Sep/Oct 2018 Current Moscow Time: 19:28:24
20 September 2018


  The world’s biggest country, in a magazine. Since 1956.


Thursday, November 03, 2016

False history and forensic literature

by Alice E.M. Underwood

Hist, lit, and fed leg

1. With next year as the centenary of the October Revolution (falling on November 7, in the current calendar), Russia’s security council is looking to prevent the falsification of history.One proposal is to create an agency to counter information attacks and distortions of the past by anti-Russian sources (namely, the West). Others say that history should remain in the hands of academics. As the debate goes on, the future of history looks uncertain.

2.You can learn a lot from a dirty piece of paper with a masterpiece written on it. Researchers examining Mikhail Bulgakov’s manuscript of Master and Margarita have found traces of both morphine and proteins linked to kidney disease. It was previously suspected that the morphine may have been planted by the NKVD (the precursor to the KGB). The new research is proof of the pain suffered by the author – and perhaps, the inspiration that accompanied his suffering.

3. Is the “Russian nation” a culture? A territory? A feeling? A profound depth of soul? All that, and maybe a law, too. President Putin has supported proposed federal legislation on the Russian nation and the management of inter-ethnic development." The announcement comes just before Unity Day on November 4, and the nationalists marching to observe the holiday may not share the value of ethnic unity.

In odder news

  • Ivan the Terrible has been sacked. Literally: someone put a sack over the head of Oryol's monument to the 16th-century Tsar.
  • An international team of astronauts – hailing from the U.S., Russia, and Japan – has safely returned after 115 days in space. Now that's putting aside national differences. 
  • There’s magic in the air. At least, 36% of Russians believe there is, according to a recent poll.

Quote of the week

"I note with satisfaction that nearly 80% of the country’s citizens think relations between people of different nationalities are kind and normal."
—President Vladimir Putin on Russia’s improved sense of national unity. He added that several years ago, the figure was only 55%.

Cover image: from the televised Master and Margarita. lenta.ru.

Want more where this comes from? Give your inbox the gift of TWERF, our Thursday newsletter on the quirkiest, obscurest, and Russianest of Russian happenings of the week.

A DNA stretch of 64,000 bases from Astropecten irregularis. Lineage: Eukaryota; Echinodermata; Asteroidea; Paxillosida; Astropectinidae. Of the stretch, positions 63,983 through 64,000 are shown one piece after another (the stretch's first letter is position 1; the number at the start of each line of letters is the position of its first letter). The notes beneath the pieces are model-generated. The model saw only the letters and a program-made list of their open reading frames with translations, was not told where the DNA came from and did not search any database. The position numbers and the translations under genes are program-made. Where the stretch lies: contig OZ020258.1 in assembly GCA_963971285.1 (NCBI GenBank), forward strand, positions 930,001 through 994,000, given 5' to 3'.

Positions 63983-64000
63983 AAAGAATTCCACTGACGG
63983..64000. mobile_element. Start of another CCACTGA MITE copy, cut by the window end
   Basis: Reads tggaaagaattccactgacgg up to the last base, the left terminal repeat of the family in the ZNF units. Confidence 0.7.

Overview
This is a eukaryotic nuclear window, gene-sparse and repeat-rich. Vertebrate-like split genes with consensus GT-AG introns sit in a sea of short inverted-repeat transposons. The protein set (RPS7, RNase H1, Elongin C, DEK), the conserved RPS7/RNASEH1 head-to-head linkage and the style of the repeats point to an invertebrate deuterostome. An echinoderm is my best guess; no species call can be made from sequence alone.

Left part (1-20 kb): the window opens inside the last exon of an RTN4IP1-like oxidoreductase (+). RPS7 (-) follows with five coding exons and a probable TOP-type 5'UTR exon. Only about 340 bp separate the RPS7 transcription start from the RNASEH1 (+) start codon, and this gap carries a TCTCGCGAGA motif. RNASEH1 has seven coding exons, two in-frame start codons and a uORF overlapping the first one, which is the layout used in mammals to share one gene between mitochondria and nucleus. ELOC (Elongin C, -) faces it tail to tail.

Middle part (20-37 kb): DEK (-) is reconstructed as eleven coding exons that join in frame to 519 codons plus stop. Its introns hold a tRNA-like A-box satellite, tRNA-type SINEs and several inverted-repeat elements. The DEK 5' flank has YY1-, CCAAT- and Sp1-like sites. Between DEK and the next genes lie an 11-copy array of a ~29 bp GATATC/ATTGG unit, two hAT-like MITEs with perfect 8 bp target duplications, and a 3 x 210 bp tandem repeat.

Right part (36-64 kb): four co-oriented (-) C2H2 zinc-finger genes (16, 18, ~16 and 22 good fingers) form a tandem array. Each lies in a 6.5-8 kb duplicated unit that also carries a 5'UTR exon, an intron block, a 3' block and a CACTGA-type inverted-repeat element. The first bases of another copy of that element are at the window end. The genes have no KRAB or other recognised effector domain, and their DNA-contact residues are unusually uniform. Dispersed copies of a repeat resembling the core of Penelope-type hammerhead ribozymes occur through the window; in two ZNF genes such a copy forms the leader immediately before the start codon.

Toxic Waste, Putin Farms, & Crazy Seals
Toxic Waste, Putin Farms, & Crazy Seals

Tractors for Putin, toxic waste for Kaliningrad, and Reagan and Gorbachev for their modern-day counterparts. Also sweet wine, state secrets, and salt.

Risqué Ballet and Putin's Grannies
Risqué Ballet and Putin's Grannies

The scandal around the Bolshoi's latest ballet, remembering an Internet icon, and pro-Putin pensioners, with a dash of PhotoShop of daredevilry. 

 

 

Royal(ish) Weddings and Toys for the Opposition
Royal(ish) Weddings and Toys for the Opposition

Getting flak for getting hitched, how fidget spinners foster political dissidence, and a new set of wheels around Russia. Plus dandy pigeons and the best totalitarian tourism. 

Parties with Putin and the Ruins of Literature
Parties with Putin and the Ruins of Literature

President Putin visits human rights activists and curious kids, and a famous author falls to pieces. Plus Ivan the Terrible, a terrible auction purchase, and 10 fantastic bridges. 

Paratroopers, Pig Manure, & Plant Killers
Paratroopers, Pig Manure, & Plant Killers

Pranksters solve energy security with pig manure, paratroopers get rowdy, and presidential grants yield surprise winners. Plus, Russia's deadliest plants and getting stuck in an elevator. 

Eating, Drinking, and Putin's New Look
Eating, Drinking, and Putin's New Look

Beachgoers bathe in potable sludge, Russians weigh in on replacements for sanctioned food, and the Kremlin revamps funerals. Plus, Putin goes fishing. 

Zombies, a Swampy Lake, and a New Shirtless Challenge
Zombies, a Swampy Lake, and a New Shirtless Challenge

A not-quite lake makes a splash, zombies on public transit, and problems memorializing history's tragedies. But on the bright side, shirtless men and hippos.

Rap battles, Moscow's move, and mixing dating and politics
Rap battles, Moscow's move, and mixing dating and politics

Elections are the new dinner and a movie. Plus, Moscow's heading east, rap battles get a bad rap, and pickles and melons galore.